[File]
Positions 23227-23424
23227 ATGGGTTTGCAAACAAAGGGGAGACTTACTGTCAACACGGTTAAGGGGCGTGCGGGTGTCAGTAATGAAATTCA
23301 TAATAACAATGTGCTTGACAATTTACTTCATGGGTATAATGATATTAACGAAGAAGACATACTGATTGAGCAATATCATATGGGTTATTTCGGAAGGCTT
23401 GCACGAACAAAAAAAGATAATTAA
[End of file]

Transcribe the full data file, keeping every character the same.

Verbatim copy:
Positions 23227-23424
23227 ATGGGTTTGCAAACAAAGGGGAGACTTACTGTCAACACGGTTAAGGGGCGTGCGGGTGTCAGTAATGAAATTCA
23301 TAATAACAATGTGCTTGACAATTTACTTCATGGGTATAATGATATTAACGAAGAAGACATACTGATTGAGCAATATCATATGGGTTATTTCGGAAGGCTT
23401 GCACGAACAAAAAAAGATAATTAA